HISTORIC SITES & LANDMARKS
NANCY J. PARISI
The African American experience in Buffalo is as broad, deep and symbolic as the Niagara River that Underground Railroad passengers crossed to freedom in Canada. Throughout the Buffalo Niagara region, historic safe houses, land markers, scenic locations and cultural institutions give testimony to this history and its relationship to the America that exists today.
Michigan Street Baptist Church 511 Michigan Avenue, Buffalo 716-854-7976
The Michigan Street Baptist Church has been a central part of the history and culture of the African American community in Buffalo for more than 150 years. It is one of the oldest properties in Buffalo Niagara continuously owned, operated and occupied by African Americans. The building was erected in 1845 by its African American congregation, and became a legendary Underground Railroad station, providing final sanctuary for hundreds of freedom seekers before they crossed the border to freedom in Canada. It was a central meeting place for abolitionists and later for anti-lynching activists during the early 1900s. Over the years, Frederick Douglass, William Wells Brown, W.E.B. DuBois and Booker T. Washington, among other great historical figures have graced its sanctuary.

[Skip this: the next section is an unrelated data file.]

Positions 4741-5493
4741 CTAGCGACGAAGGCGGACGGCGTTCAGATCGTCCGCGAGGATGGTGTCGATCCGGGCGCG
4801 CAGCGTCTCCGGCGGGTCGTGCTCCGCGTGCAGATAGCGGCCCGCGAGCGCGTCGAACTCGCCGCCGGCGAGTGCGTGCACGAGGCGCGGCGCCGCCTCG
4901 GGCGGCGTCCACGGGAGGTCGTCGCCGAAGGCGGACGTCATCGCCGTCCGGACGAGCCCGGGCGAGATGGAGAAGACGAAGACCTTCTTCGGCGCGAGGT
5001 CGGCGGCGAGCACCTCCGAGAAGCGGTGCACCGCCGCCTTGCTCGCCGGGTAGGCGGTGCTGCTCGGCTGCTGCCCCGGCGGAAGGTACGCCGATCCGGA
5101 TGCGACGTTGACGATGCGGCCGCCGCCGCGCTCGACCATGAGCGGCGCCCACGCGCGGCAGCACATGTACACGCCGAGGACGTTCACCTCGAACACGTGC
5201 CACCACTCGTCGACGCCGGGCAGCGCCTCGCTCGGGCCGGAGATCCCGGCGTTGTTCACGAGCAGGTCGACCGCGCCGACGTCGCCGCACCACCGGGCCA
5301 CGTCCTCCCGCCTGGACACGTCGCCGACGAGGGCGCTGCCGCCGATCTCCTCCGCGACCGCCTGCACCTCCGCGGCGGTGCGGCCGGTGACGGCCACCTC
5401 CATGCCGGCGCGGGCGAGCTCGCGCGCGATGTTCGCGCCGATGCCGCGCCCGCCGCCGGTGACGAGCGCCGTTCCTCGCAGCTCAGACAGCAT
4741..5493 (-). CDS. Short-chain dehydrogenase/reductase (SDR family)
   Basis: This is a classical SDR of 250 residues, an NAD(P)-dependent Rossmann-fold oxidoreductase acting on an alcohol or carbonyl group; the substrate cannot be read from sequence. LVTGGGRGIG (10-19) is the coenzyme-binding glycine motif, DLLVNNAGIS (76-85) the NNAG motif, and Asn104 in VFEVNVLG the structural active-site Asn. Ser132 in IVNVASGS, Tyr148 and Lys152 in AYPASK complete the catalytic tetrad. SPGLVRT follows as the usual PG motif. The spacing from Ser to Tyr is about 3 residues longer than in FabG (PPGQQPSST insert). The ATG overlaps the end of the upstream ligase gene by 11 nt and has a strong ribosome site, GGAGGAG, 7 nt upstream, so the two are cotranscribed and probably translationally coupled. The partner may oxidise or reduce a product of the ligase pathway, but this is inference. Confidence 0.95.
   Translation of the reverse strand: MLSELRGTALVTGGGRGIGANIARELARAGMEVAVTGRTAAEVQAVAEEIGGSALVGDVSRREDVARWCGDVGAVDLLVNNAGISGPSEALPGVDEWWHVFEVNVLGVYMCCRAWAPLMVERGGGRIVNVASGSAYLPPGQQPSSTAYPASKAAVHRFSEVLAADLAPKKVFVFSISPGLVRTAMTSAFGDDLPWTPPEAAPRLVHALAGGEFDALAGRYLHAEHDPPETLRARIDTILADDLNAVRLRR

A guide to the sights, sounds, tastes and heritage of Buffalo's African American community